For Ms Chen to call it rank hypocrisy that, in my capacity as chairman of the Borough Development Management Panel, I voted along with all other panel members in favour of the demolition and rebuild of buildings at Foundation Park to include a two-storey parking provision is plainly absurd.
Foundation Park is an established employment brownfield site, the panel acknowledged there would be an increase in traffic but not sufficient to warrant refusal.
The Claires Court site is 48 acres of undeveloped Grade 2 agricultural greenbelt land, the school pupil roll would increase in excess of 400 per cent and would unequivocally attract a huge increase in traffic movements.
There is no comparison between the two sites and respective planning applications.
I have been the spokesperson of Cox Green Says No community group objecting to the Claires Court School proposals on greenbelt land since its formation in 2016, the group’s objections were supported by over 2,300 residents who signed the petition.
I was elected as Cox Green ward councillor in 2019 and see no reason why my involvement in the group should cease.
Ms Chen finds it ‘bizarre’ that RBWM and the Planning Inspectorate should allow me to represent an ‘unconstituted minority residents group’.
I’d like to clarify that RBWM and the Planning Inspectorate do not control me in that respect.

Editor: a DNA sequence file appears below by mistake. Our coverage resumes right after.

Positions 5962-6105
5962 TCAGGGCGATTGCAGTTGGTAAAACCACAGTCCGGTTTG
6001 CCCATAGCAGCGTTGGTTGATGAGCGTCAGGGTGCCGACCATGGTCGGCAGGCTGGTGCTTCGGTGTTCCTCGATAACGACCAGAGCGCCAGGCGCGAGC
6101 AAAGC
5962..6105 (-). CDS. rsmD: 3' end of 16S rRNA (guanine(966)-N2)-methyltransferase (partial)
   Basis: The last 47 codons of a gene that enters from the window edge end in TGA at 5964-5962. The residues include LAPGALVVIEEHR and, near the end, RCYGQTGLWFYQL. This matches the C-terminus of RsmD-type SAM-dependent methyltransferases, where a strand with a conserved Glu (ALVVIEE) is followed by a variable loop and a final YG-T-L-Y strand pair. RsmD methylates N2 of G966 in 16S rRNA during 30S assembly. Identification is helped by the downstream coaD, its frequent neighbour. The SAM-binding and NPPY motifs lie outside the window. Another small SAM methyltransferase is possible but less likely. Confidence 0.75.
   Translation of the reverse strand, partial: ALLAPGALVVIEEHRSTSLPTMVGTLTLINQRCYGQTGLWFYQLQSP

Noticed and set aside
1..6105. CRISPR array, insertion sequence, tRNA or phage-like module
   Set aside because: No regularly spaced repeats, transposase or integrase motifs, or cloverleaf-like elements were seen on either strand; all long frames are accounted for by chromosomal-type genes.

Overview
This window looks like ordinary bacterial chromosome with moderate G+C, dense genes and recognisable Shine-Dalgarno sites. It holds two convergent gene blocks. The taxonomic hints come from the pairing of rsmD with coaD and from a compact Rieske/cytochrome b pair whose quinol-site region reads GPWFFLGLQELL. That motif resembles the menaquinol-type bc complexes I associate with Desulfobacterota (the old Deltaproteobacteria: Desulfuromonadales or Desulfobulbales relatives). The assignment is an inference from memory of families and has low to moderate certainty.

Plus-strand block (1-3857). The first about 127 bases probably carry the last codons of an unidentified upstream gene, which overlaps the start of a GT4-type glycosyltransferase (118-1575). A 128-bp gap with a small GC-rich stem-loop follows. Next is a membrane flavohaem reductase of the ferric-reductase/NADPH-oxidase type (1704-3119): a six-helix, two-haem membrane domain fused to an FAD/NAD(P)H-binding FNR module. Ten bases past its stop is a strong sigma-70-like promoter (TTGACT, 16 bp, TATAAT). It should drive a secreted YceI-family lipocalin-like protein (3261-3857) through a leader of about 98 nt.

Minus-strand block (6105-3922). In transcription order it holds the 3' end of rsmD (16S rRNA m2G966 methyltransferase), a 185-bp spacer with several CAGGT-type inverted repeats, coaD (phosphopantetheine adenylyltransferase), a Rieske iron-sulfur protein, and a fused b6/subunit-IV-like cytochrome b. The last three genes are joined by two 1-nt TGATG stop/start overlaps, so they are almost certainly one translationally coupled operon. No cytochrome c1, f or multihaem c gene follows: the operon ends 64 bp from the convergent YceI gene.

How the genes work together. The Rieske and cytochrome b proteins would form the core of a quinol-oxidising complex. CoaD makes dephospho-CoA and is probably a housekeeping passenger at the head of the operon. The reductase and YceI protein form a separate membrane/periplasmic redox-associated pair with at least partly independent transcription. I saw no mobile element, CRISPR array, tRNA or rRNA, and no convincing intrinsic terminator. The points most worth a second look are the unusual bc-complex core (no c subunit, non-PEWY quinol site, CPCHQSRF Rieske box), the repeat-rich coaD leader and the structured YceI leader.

I am perfectly entitled to represent the concerns of the community, which in this case is via the ‘unconstituted’ group Cox Green Says No, whose objections have always been constructive, objective, policy and evidence based.
There has been no breach of the Councillors’ Code of Conduct.
I have always made it perfectly clear that Claires Court is a great school.
Our objections have always been focused on the proposals, we have no issues with the school, pupils, parents or staff.
It’s also worth pointing out that not all Claires Court parents and staff agree with the proposals for the same reasons put forward by Cox Green Says No.
I do hope this has clarified the situation for Ms Chen.
Cllr PHIL HASELER
Resident & Conservative councillor for Cox Green
Baffled yet interested in undeclared interest
Sometimes things that people write on the letters page baffle me.
Even more so perhaps than why DR Cooper continues to preach to us about the merits of Brexit.
Last week it was a vitriolic attack on Cllr Haseler from Lin Chen.
She questioned how he could vote in favour of allowing the expansion of offices and parking at Foundation Park in Cox Green AND dare to state his opinions about another matter in Cox Green, namely the traffic flows that would result if Claires Court is allowed to expand its site.
Lin Chen suggested this amounted to ‘rank hypocrisy’. Really?
I think she should perhaps consult a dictionary before using such offensive words.